In one of the Facebook messages, Jessica Burgess, 41, tells her then 17-year-old daughter that she has obtained abortion pills for her and gives her instructions on how to take them to end the pregnancy.

The daughter, meanwhile, “talks about how she can’t wait to get the ‘thing’ out of her body,” a detective wrote in court documents. “I will finally be able to wear jeans,” she says in one of the messages. Law enforcement authorities obtained the messages with a search warrant, and detailed some of them in court documents.


In early June, the mother and daughter were only charged with a single felony for removing, concealing or abandoning a body, and two misdemeanors: concealing the death of another person and false reporting. It wasn’t until about a month later, after investigators reviewed the private Facebook messages, that they added the felony abortion-related charges against the mother. The daughter, who is now 18, is being charged as an adult at prosecutors’ request.

Burgess’ attorney didn’t immediately respond to a message Tuesday, and the public defender representing the daughter declined to comment.

When first interviewed, the two told investigators that the teen had unexpectedly given birth to a stillborn baby in the shower in the early morning hours of April 22. They said they put the fetus in a bag, placed it in a box in the back of their van, and later drove several miles north of town, where they buried the body with the help of a 22-year-old man.


The man, whom The Associated Press is not identifying because he has only been charged with a misdemeanor, has pleaded no contest to helping bury the fetus on rural land his parents own north of Norfolk in northeast Nebraska. He’s set to be sentenced later this month.

In court documents, the detective said the fetus showed signs of “thermal wounds” and that the man told investigators the mother and daughter did burn it. He also wrote that the daughter confirmed in the Facebook exchange with her mother that the two would “burn the evidence afterward.” Based on medical records, the fetus was more than 23 weeks old, the detective wrote.

Burgess later admitted to investigators to buying the abortion pills “for the purpose of instigating a miscarriage.”


At first, both mother and daughter said they didn’t remember the date when the stillbirth happened, but according to the detective, the daughter later confirmed the date by consulting her Facebook messages. After that he sought the warrant, he said.

Madison County Attorney Joseph Smith told the Lincoln Journal Star that he’s never filed charges like this related to performing an abortion illegally in his 32 years as the county prosecutor. He didn’t immediately respond to a message from the AP on Tuesday.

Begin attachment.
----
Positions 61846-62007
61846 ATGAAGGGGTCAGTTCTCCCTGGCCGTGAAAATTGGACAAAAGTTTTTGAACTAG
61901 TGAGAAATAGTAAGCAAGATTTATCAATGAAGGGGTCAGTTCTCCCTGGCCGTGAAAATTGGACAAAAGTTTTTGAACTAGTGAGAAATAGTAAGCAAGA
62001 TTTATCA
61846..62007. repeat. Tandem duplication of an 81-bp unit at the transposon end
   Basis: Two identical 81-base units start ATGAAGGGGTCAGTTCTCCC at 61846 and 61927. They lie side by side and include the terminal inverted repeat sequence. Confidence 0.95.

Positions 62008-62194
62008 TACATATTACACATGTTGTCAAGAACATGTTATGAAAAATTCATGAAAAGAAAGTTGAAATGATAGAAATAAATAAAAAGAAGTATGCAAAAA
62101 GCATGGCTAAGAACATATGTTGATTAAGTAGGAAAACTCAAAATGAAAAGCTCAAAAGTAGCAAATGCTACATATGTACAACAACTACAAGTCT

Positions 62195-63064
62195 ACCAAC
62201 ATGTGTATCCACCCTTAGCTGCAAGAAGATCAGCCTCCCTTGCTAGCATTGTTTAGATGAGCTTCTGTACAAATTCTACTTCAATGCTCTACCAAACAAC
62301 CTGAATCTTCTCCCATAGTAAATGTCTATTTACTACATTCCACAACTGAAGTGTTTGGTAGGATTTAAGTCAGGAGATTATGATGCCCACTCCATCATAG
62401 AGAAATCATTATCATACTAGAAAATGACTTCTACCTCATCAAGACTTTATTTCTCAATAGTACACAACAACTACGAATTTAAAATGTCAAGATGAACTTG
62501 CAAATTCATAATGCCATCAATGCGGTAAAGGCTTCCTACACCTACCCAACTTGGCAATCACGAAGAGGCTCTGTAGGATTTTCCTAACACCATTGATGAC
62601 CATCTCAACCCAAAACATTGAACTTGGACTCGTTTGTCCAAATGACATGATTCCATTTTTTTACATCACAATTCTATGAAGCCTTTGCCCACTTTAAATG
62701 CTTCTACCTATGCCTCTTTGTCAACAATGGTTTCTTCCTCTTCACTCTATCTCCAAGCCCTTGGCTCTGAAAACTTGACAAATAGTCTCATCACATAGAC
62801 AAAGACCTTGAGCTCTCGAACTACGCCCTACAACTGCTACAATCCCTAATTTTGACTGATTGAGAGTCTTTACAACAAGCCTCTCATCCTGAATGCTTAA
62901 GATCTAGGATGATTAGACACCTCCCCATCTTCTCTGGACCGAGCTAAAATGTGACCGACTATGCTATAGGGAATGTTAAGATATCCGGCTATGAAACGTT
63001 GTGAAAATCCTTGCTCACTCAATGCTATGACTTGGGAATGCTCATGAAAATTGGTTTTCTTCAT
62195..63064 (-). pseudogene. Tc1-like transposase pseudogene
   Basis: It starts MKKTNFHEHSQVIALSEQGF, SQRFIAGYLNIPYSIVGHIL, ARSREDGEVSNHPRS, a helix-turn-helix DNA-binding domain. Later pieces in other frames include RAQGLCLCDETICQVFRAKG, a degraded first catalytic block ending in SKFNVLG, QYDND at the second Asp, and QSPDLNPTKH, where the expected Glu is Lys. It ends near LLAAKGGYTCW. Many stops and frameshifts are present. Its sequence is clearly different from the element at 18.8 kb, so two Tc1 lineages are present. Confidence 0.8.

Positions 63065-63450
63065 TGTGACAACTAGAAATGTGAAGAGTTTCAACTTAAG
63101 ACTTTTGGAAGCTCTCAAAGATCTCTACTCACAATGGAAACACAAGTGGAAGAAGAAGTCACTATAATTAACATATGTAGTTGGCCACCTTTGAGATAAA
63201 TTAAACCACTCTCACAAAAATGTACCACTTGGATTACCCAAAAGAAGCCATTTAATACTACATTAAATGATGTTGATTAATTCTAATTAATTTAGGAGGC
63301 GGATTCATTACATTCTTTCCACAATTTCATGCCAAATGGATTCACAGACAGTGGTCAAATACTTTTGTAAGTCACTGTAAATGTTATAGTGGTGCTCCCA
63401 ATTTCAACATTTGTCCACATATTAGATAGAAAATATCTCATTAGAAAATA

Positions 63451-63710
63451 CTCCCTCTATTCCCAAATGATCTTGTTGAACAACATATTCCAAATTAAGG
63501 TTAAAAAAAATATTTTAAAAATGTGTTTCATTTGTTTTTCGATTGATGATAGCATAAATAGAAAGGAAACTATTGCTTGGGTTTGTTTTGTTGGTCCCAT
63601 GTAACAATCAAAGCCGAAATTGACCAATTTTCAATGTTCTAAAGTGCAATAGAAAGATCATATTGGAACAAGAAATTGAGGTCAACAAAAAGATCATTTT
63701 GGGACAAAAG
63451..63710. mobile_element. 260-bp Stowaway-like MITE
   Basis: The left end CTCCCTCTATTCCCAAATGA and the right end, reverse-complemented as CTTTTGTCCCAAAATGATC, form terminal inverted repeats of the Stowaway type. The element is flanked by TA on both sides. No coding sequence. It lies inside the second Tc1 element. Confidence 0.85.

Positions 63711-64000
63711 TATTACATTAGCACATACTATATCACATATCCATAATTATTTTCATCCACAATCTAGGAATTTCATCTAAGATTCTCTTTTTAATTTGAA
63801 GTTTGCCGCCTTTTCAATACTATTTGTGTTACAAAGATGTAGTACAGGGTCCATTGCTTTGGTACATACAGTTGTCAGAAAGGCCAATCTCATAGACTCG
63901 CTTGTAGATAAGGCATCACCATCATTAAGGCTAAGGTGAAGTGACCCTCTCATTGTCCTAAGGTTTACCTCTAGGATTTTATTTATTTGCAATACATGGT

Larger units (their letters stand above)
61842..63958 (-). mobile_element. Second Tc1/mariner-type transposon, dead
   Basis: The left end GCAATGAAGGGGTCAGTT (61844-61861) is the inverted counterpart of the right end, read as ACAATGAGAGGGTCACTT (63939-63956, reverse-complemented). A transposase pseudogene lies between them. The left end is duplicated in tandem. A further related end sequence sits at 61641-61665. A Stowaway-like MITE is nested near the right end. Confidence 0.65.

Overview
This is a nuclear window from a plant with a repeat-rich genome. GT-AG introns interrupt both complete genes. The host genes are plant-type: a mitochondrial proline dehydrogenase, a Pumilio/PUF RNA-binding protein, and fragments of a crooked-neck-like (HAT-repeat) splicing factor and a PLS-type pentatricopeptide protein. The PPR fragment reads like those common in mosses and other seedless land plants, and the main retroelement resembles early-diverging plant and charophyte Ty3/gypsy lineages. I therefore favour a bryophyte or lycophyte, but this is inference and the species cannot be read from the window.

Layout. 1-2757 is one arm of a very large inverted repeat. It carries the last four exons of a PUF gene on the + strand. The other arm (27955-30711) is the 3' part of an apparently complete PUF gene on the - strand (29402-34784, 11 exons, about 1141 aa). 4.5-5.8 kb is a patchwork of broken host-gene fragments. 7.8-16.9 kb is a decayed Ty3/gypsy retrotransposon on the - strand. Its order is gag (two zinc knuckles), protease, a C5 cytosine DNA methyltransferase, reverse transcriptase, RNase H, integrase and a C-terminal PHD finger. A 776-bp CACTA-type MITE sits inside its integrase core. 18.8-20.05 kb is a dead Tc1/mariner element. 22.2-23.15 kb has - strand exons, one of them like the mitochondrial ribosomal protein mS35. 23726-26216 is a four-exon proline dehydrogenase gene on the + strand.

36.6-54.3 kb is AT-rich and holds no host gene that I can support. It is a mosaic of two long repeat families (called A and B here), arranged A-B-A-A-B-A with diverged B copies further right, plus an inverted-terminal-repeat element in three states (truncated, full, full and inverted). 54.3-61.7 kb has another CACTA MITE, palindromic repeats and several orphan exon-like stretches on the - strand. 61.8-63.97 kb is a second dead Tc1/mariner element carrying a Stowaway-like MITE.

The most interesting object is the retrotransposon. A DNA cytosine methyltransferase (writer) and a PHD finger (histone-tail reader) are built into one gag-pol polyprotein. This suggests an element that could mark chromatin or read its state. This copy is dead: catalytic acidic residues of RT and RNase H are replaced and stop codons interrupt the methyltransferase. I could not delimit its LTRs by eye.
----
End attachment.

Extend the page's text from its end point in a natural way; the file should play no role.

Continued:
The group National Advocates for Pregnant Women, which supports abortion rights, found 1,331 arrests or detentions of women for crimes related to their pregnancy from 2006 to 2020.

In addition to its current 20-week abortion ban, Nebraska tried — but failed — earlier this year to pass a so-called trigger law that would have banned all abortions when the U.S. Supreme Court overturned Roe v. Wade.

A Facebook spokesman declined to talk about the details of this case, but the company has said that officials at the social media giant “always scrutinize every government request we receive to make sure it is legally valid.”

Facebook says it will fight back against requests that it thinks are invalid or too broad, but the company said it gave investigators information in about 88% of the 59,996 times when the government requested data in the second half of last year.
 

The_Foxer

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Aug 9, 2022
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And so it starts.

Thank your state!
It just doesn't seem to be terribly accurate tho. Aside from the optics there's really no practical difference at this point. These american states are so tiny that even if you're in the middle of indiana you're just 100 miles to the next state. Like a 2 hour drive or less would put you at a number of places willing to do it. And i can imagine facilities close to the state border will be making sure they have an option available to get the business.

Its less of a drive than burns lake to prince george and i know people who have to do that trip for medical reasons fairly often, I feel like this is kind of a bit of a nothing-burger.
 

Serryah

Senate Member
Dec 3, 2008
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New Brunswick
It just doesn't seem to be terribly accurate tho. Aside from the optics there's really no practical difference at this point. These american states are so tiny that even if you're in the middle of indiana you're just 100 miles to the next state. Like a 2 hour drive or less would put you at a number of places willing to do it. And i can imagine facilities close to the state border will be making sure they have an option available to get the business.